Greg McRay, CEO The Foundation Group, has shared the process to regaining your Tax Exempt status after it has been revoked.
The Internal Revenue Service has issued new guidance (in the form of Revenue Procedure 2014-11) for small nonprofits looking to regain lost tax-exemption. The process outlined in the Rev.Proc. significantly changes the reinstatement process…mostly for the better.
Under the old procedure, nonprofits that had their 501(c)(3) status revoked due to failure to file Form 990 for three consecutive years had a difficult time establishing sufficient reasonable cause, i.e., a good reason why they missed filing their Form 990 three years in a row. Reasonable cause was necessary to have their reinstatement be retroactive to when they lost their status. If they could somehow manage to establish reasonable cause, they also had to prepare and file Form 990-EZs for each of the years missed, even if one or two of those years only required Form 990-N originally. This proved to be a very time-consuming and expensive process.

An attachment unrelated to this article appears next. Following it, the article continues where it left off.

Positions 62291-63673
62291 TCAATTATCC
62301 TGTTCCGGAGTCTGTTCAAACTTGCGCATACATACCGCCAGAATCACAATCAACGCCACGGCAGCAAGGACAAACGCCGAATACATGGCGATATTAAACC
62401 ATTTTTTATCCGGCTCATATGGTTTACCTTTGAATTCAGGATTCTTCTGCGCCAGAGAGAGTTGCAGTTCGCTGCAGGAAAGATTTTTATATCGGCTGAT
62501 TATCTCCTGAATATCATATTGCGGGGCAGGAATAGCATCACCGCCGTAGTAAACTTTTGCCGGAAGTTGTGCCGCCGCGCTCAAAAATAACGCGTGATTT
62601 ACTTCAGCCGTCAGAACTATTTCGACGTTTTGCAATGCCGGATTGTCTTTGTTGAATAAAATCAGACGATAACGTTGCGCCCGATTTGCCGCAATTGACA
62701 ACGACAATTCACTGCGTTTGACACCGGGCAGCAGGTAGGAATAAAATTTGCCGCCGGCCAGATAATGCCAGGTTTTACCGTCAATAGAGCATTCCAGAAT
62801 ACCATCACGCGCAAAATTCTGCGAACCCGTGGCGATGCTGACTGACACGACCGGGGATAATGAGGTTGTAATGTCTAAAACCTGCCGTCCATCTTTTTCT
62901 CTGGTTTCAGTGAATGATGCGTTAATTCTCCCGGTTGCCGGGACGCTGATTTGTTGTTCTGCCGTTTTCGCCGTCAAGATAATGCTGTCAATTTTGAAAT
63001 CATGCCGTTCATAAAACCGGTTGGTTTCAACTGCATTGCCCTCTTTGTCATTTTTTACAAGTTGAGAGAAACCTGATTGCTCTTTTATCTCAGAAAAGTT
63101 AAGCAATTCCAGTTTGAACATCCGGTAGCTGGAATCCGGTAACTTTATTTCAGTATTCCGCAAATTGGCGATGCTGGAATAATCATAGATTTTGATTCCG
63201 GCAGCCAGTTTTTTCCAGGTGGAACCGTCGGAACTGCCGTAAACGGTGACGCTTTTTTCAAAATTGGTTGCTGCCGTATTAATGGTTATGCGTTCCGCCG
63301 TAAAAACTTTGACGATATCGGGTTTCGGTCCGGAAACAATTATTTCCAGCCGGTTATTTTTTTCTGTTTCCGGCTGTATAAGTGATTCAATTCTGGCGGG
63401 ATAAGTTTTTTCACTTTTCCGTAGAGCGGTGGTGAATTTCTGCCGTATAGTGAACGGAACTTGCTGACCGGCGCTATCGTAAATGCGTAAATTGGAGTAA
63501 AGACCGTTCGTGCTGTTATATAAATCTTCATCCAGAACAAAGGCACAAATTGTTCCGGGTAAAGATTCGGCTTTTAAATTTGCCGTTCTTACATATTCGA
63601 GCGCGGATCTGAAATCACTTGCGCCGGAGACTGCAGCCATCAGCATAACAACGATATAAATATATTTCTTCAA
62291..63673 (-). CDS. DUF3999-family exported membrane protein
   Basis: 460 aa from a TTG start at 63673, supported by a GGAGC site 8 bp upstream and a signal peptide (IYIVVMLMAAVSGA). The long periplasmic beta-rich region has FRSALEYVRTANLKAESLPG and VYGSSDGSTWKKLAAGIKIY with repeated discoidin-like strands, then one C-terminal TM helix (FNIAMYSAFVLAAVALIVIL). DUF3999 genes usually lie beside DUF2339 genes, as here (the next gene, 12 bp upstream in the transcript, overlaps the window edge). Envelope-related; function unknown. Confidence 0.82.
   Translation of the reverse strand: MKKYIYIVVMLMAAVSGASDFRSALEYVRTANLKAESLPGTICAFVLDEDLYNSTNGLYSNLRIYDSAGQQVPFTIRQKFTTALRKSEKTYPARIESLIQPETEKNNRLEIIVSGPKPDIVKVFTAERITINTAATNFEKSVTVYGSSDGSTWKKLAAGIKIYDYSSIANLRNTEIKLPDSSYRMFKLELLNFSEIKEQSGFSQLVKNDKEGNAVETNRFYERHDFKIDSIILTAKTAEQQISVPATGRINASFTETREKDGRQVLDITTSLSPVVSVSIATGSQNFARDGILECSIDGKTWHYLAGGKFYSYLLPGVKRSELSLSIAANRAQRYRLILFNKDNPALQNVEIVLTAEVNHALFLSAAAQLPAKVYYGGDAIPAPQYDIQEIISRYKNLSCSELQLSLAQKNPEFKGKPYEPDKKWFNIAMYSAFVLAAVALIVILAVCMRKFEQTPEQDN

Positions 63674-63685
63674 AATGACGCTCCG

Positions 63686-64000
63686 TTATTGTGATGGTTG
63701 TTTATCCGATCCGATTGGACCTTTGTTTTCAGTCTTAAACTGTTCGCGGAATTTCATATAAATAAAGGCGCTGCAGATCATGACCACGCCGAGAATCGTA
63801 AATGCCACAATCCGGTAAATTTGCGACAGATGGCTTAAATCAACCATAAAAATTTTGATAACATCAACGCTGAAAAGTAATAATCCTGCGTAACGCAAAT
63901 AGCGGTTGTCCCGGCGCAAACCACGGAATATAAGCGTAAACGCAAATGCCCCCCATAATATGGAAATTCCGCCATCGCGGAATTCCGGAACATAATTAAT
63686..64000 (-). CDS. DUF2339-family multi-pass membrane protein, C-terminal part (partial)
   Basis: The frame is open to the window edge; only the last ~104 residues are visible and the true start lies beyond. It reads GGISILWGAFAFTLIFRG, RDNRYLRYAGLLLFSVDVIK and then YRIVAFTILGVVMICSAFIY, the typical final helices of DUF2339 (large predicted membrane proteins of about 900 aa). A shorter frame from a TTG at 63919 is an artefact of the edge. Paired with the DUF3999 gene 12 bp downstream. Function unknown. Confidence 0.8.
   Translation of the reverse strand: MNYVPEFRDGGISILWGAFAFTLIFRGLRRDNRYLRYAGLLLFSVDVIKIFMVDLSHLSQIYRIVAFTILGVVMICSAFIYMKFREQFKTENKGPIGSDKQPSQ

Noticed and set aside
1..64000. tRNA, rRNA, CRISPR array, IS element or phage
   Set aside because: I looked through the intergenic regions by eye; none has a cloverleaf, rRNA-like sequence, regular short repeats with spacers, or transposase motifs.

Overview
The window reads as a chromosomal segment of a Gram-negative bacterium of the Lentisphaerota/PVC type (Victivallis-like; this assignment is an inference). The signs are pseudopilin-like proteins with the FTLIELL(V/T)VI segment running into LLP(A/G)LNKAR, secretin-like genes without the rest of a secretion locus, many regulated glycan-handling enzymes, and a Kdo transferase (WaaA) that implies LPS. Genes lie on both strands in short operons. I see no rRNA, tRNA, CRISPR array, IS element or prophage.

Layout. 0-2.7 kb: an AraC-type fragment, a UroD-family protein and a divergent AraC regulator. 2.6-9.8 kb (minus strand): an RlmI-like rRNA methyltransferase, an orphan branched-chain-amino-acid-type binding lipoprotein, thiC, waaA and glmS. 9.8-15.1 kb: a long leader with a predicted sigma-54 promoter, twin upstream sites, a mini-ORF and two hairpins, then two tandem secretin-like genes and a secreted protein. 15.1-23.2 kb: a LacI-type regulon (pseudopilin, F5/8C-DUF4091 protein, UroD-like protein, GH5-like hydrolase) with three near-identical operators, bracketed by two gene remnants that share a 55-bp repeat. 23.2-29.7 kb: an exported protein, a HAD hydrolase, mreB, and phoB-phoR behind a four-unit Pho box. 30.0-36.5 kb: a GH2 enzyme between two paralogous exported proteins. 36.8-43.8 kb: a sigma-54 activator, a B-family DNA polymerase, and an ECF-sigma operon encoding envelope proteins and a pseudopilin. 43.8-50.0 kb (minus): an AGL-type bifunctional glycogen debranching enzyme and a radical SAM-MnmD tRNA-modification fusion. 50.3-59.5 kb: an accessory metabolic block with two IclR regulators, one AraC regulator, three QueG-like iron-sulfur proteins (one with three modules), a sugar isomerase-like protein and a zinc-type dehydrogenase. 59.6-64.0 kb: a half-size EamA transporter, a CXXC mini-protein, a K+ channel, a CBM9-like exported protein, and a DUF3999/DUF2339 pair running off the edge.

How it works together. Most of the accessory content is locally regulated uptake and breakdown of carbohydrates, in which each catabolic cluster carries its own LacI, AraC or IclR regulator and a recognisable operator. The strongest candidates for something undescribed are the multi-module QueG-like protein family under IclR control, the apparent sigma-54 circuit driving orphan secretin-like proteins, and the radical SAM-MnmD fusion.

Nonprofits could choose to forgo retroactivity, but had to settle for a new 501(c)(3) effective date that matched the postmark date of the reinstatement application. The big problem with that scenario was the creation of a taxable “gap” period between the date the nonprofit first lost its tax exemption and when it got it restored.
- For Example: If a nonprofit lost its 501(c)(3) status effective May 15, 2012 and could not establish reasonable cause for retroactive reinstatement, and filed a new 501(c)(3) application on July 15, 2013, they would have a taxable gap of 14 months
Now, small nonprofits, defined as those whose From 990 requirement was either Form 990-N or Form 990-EZ, can apply for retroactive reinstatement by filing a new Form 1023, along with Form 990-EZs for those years in which it was required, but missed.
If any or all of the missed years required From 990-N, they do not have to be filed arrears. Reasonable cause will now be assumed and not required to be articulated in writing. In addition, late filing penalties for the prior year From 990-EZs will be abated. This is no small change to the process and one that should benefit thousands of small organizations dealing with lost exemptions.
Please Note: This Revenue Procedure does not change the requirements for larger nonprofits seeking reinstatement of tax-exemption. They will still be required to provide definitive reasonable cause and will not have late filing penalties waived.